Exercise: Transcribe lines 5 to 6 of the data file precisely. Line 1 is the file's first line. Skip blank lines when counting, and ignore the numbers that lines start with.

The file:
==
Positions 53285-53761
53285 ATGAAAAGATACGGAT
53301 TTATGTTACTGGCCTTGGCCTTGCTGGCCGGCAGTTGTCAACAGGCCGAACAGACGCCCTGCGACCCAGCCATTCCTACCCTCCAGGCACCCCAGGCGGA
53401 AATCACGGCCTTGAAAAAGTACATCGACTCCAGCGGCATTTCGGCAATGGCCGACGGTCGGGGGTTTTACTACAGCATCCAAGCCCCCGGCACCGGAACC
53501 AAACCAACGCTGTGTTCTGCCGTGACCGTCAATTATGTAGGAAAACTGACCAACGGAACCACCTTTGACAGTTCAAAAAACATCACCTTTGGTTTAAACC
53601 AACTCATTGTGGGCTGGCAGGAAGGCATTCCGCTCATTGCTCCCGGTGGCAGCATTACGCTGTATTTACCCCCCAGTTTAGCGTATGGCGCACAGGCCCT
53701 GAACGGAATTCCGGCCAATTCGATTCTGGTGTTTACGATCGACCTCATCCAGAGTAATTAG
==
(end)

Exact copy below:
53501 AAACCAACGCTGTGTTCTGCCGTGACCGTCAATTATGTAGGAAAACTGACCAACGGAACCACCTTTGACAGTTCAAAAAACATCACCTTTGGTTTAAACC
53601 AACTCATTGTGGGCTGGCAGGAAGGCATTCCGCTCATTGCTCCCGGTGGCAGCATTACGCTGTATTTACCCCCCAGTTTAGCGTATGGCGCACAGGCCCT